TALLAHASSEE (CBSMiami/AP) – A modified bill designed to crack down on pill mills and ‘doctor shopping’ in the state passed a House panel on Tuesday with an important key proposal left off.
Rep. Mike Fasano’s bill originally would have required doctors and pharmacists to check the now-voluntary Prescription Drug Monitoring Program; a database that monitors who’s getting prescriptions in Florida. The idea was that doctors and pharmacists can use the database to spot bogus patients getting too many drugs.READ MORE: Coral Springs Police: 3 Separate Crime Scenes Tied To One Suspect
Rep. Ronald “Doc” Renuart, a physician and Ponte Vedra Beach Republican, said they removed the proposal because doctor groups said the requirement would be too onerous on busy doctors. Renuart successfully offered an amendment last week that stripped the requirement out of the bill.
“I think it’s important (but) I don’t believe in mandating it,” he said of the system, which takes about 30 seconds to check a patient’s prescription history.
The House Health and Human Services committee OK’d the bill (HB 831) by a 16-2 vote. Republican Reps. John Tobia of Melbourne Beach and John Wood of Haines City opposed the measure.
Fasano, a New Port Richey Republican and early champion of the nearly three-year-old tracking system, said he hopes the House eventually accepts a Senate proposal that requires checking the database at least for new patients.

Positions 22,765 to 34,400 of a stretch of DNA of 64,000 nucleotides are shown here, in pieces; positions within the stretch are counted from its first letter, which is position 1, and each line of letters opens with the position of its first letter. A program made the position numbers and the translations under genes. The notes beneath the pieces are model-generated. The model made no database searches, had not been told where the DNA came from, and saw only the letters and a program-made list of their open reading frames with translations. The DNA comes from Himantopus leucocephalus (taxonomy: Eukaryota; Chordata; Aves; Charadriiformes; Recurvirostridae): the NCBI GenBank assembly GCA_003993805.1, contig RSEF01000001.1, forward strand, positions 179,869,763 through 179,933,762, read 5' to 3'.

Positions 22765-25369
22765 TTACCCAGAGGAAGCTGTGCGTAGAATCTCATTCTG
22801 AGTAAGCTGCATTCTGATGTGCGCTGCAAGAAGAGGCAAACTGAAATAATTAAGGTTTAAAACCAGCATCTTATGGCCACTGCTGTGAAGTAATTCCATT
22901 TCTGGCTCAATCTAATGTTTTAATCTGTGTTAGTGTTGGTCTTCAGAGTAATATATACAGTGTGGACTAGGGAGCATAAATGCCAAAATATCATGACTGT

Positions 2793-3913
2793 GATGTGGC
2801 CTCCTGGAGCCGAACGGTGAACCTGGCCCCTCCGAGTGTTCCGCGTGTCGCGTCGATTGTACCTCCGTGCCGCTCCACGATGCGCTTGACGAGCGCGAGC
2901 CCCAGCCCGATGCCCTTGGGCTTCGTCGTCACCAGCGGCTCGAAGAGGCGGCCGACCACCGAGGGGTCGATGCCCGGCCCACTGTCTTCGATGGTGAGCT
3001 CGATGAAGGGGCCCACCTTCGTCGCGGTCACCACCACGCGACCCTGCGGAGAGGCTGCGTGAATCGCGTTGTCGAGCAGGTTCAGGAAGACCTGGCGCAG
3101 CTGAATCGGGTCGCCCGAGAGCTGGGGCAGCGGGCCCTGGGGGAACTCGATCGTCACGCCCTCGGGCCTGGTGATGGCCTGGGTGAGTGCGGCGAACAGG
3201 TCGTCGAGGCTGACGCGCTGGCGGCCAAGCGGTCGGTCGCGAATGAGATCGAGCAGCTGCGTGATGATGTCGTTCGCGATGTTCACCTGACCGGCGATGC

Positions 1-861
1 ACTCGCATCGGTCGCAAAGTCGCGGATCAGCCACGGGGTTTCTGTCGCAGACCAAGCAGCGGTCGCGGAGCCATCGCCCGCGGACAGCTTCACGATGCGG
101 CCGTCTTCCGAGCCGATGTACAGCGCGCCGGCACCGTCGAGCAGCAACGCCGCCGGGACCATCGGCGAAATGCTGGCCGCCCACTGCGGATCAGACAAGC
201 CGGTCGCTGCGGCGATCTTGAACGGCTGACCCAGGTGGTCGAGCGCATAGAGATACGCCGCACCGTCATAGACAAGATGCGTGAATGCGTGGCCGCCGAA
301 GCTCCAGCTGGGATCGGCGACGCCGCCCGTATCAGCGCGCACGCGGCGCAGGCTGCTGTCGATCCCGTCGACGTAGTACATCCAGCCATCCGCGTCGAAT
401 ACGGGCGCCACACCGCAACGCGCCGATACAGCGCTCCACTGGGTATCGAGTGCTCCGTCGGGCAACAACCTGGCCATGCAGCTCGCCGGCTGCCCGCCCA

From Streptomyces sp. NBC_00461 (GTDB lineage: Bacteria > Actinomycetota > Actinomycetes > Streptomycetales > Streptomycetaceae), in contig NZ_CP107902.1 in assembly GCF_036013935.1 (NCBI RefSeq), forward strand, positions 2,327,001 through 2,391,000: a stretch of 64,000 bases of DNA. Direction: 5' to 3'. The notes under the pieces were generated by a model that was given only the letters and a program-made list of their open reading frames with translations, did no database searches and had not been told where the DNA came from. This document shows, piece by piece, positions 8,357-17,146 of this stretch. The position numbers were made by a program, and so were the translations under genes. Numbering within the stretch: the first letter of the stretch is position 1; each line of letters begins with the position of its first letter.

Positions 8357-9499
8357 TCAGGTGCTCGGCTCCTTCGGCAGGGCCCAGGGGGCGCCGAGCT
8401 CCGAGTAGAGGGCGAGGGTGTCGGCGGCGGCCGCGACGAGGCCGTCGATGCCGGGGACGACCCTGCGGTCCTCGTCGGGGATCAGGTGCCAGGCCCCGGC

“People are doctor shopping, and the first line of defense is the doctor,” Fasano said after the meeting.
The current version of the House bill keeps two other changes: It reduces the requirement to enter prescriptions into the database to two days from seven days and it would allow pharmaceutical companies to help fund the program. It currently gets no state money.READ MORE: Brightline Celebrates 3 Years Of Service As It Nears Orlando Extension Completion
The system, which went live in September 2011, was designed to help crack down on the “pill mills” selling mostly painkillers to drug dealers and addicts. Law enforcement officials have said the inability to track prescriptions contributed to Florida becoming ground zero for prescription drug abuse.
Rep. Joe Gibbons, a Hallandale Beach Democrat, said the parking lot of pill mills in Broward County once were filled with cars bearing Kentucky license plates. “People would come from all over because it was so easy to get prescription drugs there,” he said.
Rep. Cary Pigman, an Avon Park Republican and emergency room doctor, “lamented” the removal of the requirement for doctors to check the database before writing prescriptions. Last weekend, he said he wrote a painkiller prescription for a “very pleasant patient.”
Pigman later got a call from the pharmacist who checked the database. The same patient had gotten a prescription for 100 pills the Friday before, he was told.
“I didn’t take that 15 seconds I should have,” he said. “We physicians … often need a kick in the pants.”
The bill now goes to the House floor.MORE NEWS: Ronald Acuña's 1st Game In Miami Since Knee Injury, Leads Braves Past Marlins 5-3
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